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“It’s good to do uncomfortable things; it’s weight-training for life.” ~~Anne Lamott
“The day she let go of the things that were weighing her down, was the day she began to shine the brightest.” ~~Katrina Mayer
“It does not matter how slowly you go as long as you do not stop.” ~~Confucius
#1 I have a life-threatening problem that once had me.
I now take charge of my life and my well-being.
I accept the responsibility.
In our current state of world events, it is critical for women in recovery to keep sobriety as our number one priority. Yes, the daily, ever-changing news can invoke intense feelings of uncertainty, unease and fear but with Statement #1 in action we take charge of our lives and well-being. We accept the responsibility.
Now is the perfect time to examine what your triggers might be. Emotional triggers can change and evolve in our lifetimes, investigating what activates these feelings is essential. When we identify what bothers us, we can take responsibility for our balance and well-being. From Kerry Campbell, founder of the Academy of Well-Being:
“When we don’t recognize our triggers and our unhealthy reactions to them, it can lead us down a long, tortuous path.
Part of my recovering from a debilitating substance abuse problem involved understanding how triggers work and also learning healthier ways of responding to them. This is why now when I feel dismissed or rejected, I give voice to those emotions. I open my mouth and say, “You know, that hurt my feelings because…”
I have found that by giving my pain a voice, I no longer have to turn it inward upon myself and suppress it with alcohol. This helps keep me sober to this day.
Let’s go over a few other emotional trigger examples:
- A person who felt ignored and dismissed growing up might start yelling whenever they feel they aren’t being heard.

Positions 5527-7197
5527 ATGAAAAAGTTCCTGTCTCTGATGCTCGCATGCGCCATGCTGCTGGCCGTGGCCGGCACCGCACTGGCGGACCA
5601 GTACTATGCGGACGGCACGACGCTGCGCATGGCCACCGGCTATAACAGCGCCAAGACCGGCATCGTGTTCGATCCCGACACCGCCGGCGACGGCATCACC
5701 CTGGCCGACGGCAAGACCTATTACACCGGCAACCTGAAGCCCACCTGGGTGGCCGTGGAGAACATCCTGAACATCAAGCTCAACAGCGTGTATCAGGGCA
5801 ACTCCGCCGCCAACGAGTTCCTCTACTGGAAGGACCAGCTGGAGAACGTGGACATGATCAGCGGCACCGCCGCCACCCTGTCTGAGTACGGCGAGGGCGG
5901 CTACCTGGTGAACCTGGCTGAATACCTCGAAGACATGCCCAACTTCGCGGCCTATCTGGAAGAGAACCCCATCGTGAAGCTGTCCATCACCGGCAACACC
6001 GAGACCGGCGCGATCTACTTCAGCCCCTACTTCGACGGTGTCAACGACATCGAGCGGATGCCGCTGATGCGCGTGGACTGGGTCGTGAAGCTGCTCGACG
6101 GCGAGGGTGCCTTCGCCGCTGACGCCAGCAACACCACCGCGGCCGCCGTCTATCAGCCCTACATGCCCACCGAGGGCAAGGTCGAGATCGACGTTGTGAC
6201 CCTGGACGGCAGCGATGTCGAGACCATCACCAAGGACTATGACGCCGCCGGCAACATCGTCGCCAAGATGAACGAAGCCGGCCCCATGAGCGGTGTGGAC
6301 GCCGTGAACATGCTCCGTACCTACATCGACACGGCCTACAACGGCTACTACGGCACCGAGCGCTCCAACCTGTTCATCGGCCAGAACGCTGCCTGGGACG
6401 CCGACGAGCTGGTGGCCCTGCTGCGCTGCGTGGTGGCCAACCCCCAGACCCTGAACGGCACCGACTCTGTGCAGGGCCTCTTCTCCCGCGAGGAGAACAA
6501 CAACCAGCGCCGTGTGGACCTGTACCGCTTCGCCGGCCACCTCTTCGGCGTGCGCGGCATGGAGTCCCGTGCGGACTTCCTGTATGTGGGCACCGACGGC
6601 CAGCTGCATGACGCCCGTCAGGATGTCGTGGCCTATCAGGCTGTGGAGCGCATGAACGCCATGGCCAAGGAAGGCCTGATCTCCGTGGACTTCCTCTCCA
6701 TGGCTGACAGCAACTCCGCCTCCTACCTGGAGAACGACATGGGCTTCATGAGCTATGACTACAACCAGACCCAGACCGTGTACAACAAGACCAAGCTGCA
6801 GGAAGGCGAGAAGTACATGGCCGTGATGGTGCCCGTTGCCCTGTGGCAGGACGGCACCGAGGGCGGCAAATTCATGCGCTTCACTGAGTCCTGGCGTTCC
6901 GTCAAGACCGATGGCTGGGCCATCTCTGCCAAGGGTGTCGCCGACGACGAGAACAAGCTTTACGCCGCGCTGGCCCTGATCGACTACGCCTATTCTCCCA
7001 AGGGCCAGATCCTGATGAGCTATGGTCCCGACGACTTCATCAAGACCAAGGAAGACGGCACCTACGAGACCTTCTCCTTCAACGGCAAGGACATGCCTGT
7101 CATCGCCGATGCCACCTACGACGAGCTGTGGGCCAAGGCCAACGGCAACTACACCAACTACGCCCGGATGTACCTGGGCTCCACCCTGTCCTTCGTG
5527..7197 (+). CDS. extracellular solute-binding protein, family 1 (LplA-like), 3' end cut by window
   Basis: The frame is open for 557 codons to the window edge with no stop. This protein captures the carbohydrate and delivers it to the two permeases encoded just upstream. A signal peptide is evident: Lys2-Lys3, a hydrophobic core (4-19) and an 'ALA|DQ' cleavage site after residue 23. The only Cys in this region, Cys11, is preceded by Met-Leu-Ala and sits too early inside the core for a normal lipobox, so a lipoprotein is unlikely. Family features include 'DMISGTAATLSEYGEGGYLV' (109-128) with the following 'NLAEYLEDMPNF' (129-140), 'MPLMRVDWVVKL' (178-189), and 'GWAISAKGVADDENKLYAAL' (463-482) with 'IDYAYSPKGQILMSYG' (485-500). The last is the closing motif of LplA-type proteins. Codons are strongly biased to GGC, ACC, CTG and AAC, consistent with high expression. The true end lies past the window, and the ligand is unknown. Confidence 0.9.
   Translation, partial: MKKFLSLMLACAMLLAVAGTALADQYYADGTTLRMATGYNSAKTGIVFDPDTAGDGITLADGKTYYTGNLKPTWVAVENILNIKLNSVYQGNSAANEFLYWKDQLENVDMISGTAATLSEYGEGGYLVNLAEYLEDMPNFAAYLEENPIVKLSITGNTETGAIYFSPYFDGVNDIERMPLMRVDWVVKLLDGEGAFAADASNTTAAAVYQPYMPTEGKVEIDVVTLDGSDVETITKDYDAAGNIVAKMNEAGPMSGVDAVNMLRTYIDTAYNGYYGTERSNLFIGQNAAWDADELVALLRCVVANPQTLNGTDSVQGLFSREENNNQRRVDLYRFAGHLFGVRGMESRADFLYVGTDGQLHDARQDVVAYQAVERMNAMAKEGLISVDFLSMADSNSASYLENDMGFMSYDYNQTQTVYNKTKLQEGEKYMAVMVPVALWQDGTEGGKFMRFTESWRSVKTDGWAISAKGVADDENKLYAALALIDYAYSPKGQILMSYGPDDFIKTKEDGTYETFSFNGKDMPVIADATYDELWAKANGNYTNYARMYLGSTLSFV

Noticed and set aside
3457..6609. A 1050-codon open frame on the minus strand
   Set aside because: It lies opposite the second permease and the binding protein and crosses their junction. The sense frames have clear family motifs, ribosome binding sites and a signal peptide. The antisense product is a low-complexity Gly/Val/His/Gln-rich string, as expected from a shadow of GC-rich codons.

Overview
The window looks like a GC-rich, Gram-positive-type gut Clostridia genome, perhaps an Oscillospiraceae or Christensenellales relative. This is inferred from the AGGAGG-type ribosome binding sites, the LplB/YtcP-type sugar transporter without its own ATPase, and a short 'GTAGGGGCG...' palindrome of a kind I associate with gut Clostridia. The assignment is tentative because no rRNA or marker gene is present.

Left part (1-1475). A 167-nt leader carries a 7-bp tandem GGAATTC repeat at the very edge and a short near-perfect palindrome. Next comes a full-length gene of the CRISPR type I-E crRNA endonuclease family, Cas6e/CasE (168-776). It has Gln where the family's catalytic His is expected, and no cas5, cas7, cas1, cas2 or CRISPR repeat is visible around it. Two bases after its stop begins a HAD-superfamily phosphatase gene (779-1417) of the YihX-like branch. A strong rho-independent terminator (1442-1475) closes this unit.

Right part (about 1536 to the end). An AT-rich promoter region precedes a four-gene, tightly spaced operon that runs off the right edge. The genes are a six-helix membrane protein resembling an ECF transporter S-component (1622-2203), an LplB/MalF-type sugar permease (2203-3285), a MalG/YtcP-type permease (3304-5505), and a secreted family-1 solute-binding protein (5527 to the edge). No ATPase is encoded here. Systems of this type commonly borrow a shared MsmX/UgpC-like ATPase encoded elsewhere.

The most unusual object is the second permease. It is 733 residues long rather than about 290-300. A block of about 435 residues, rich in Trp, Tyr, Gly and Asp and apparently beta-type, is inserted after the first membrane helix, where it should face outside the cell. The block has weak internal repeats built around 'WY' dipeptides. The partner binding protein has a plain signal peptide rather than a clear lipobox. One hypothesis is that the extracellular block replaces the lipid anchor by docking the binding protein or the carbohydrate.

- A person who had emotionally unavailable parents (or partners) may get insecure whenever someone isn’t there for them.
- A person who felt controlled in the past might get angry when they think they’re being told what to do.
- A person who felt helpless for years might panic when they’re in a situation over which they have no control.
Do any of these emotional triggers resonate with you? Ask yourself, “How do I handle it when this occurs?” Many of us turn to food, alcohol, or other substances to dull our pain when faced with unresolved anger or other emotions.
A trigger is simply a stimulus that evokes upsetting feelings, which may lead to problematic behaviors. We all have triggers, and we all have unhealthy ways in which we deal with them. But we have the power to stop our automatic responses and re-route. The challenge is learning to identify our triggers and then recognizing them when they are happening.
“Between stimulus and response there is a space. In that space is our power to choose our response. In our response lies our growth and our freedom.” ~Viktor E. Frankl
Often, our triggers are experiences, situations, or stressors that unconsciously remind us of past traumas or emotional upsets. They “re-trigger” traumas in the form of overwhelming feelings of sadness, anxiety, or panic.
The brain forms an association between the trigger and your response to it, so that every time that thing happens again, you do the same behavioral response to it. This is because what fires together, wires together.
This means when neurons fire in the brain, they wire together the situation, emotions, and responses that caused that firing of the neurons in the first place. Sensory memory can also be extremely powerful, and sensory experiences associated with a traumatic event may be linked in the memory, causing an emotional reaction even before a person realizes why he or she is upset.
Habit formation also plays a strong role in triggering. People tend to do the same things in the same way. For example, a person who smokes might always smoke while he or she is driving; therefore, driving could trigger an urge to smoke, often without the smoker’s conscious thought.
Because our responses to triggers usually occur at the subconscious level, and we are completely unaware of the firing and wiring we have created, we are doomed to repeat self-destructive behaviors until we identify our triggers.